Naturally, when The Economist and BusinessWeek had cover stories earlier this month titled E-commerce takes off and E-biz strikes again, I was intrigued. Here was an area wed all taken for dead, so what happened According to The Economist, e-commerce sales in the US this year are likely to be $120 billion, ironically, the figure estimated in 1999 by Forrester for 2002 was $100 billionso, if you look at it, the pundits were wrong by just a year! Amazon.com had net sales of $5.3 billion last year and eBay is expected to reach $3 billion in net revenues this year.
In addition to the figures above, a single travel company, InterActiveCorp sold $10 billion of travel online last year, online pornography was a $2 billion business in the US last year and the list goes on.
Intrigued, I decided to do some research to figure out just what was happening in India. While I cant claim to have found every single piece on e-commerce in India, what I found was interesting.
Online advertising touched Rs 125 crore this year, and B2C e-commerce, it remains true, hasnt really taken offat Rs 150 crore, its around what the malls in Gurgaon alone sell in a year. What is interesting, though, is that (according to a Dataquest article in April) Yahoo! India gets 50 per cent of its revenues from mobile applications, Rediff gets 20 per cent and India Times gets under 10 per cent! That is, they have the best ringtones, screen savers, picture messages and such other products, and consumers pay anywhere between Rs 3 and Rs 15 to download them.
Not true, I said, and got my nephew to do a snap poll of twenty of his 20-something friends, all of whom, of course, have a mobile. My instant survey showed Gen-Now uses the Net to regularly download ringtones and screen savers, keeping up with the latest film stars, music and icons in this manner. Given that there are 35 million mobile users in India compared to just four million for the Internet, its obvious theres a lot of money to be made from this segment. Talk about a new ring to the Net!
Whats interesting about The Economist piece more than that of BusinessWeek is that one of the reasons for the renewed interest in e-commerce is that customers are getting more comfortable in using the Net, to buy, compare or just use for mail.
Retailers and service providers are, therefore, bundling together more products and services to offer complete packages to customers. For example, Lands Endwhich is a catalogue companyretails its clothing from Sears as well as on the net. Well, it now offers custom made clothes on the Net. So, you punch in your vital stats the system works out the perfect fit for your measurements. In the case of booksellers like Amazon, to cite another example, their site actually allows you to search the text of more than 120,000 books. Equally interesting is the merging of online and offline activity. Consumers are now surfing the Net to check out prices as well as competitor offers, but theyre finally going to the online store to pick up deliveryat Sears, The Economist reports, 40 per cent of online sales, excluding garments, are now picked up in the store.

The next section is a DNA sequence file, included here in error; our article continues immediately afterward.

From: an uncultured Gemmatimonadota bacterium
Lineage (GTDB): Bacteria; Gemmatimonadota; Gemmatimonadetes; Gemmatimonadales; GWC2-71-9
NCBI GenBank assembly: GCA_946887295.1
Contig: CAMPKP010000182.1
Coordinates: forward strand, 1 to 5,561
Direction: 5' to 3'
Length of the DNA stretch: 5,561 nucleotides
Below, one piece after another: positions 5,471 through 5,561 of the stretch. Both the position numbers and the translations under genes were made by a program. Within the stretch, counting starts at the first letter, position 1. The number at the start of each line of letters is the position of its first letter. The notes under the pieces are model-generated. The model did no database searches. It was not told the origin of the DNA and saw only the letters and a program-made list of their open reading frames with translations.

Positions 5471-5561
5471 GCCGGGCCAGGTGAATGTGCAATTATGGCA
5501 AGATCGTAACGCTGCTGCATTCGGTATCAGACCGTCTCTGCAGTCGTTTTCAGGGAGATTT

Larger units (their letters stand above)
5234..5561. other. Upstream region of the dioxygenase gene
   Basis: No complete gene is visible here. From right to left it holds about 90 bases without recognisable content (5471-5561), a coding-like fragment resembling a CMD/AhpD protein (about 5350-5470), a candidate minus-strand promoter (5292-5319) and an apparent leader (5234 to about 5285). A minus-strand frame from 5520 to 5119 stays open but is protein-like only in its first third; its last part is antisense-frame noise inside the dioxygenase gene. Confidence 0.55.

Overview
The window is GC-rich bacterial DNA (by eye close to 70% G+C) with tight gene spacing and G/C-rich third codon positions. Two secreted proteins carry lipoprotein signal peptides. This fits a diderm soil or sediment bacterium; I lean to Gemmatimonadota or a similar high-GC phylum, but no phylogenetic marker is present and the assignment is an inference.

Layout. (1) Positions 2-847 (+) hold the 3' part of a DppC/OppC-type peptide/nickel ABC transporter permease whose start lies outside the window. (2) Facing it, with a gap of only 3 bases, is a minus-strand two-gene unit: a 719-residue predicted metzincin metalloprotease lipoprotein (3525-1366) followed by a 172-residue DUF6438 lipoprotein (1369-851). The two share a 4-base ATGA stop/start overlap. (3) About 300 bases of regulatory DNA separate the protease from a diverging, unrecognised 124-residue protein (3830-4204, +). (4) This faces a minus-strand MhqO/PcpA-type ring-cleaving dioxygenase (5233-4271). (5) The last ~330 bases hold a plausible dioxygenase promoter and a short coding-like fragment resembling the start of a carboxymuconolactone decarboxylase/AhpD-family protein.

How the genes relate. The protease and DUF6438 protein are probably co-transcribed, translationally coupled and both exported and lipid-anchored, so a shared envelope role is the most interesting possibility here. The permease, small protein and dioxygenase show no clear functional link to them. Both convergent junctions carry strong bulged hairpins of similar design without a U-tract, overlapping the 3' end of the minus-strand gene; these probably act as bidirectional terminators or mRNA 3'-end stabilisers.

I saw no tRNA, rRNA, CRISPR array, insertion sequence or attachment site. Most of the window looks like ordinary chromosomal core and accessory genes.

Frankly, in a situation where customers feel hesitant about putting out their credit card numbers on the Net, this offers a more acceptable solution as you can now pay in the store.
Which brings me to the point about why this e-commerce boom isnt going to get easily replicated in India, even when the government finally gets its act together and makes broadband access cheaper. Sure, broadband access will make surfing a lot more pleasurable and, to that extent, there will be more people willing to try e-commerce sites, but the real issue is different.
For one, the US has over a hundred years of catalogue shopping, and so customers know that what they see is exactly what theyre going to get. We know that this doesnt hold true for most products in India where even the clothes you get from your tailor differ from batch to batch.
Even more critical, of course is the back office functioning. If a companys advertised a product on the Net, but doesnt have the stock when a customer clicks on it, theres a serious issue. It may not matter when the number of customers is less, but when there are lots of buyers, this is going to be a critical issue. Ive worked in various department stores, and believe me, we could have hiked sales by 30 per cent if we didnt have stock-outs of popular productscustomers came back once, perhaps twice, if they didnt find a product, but no one came back after that. Few companies I can think of have good back office automation in India, in the retail space.
Namita Jain is a retail consultant. She can be contacted at firstname.lastname@example.org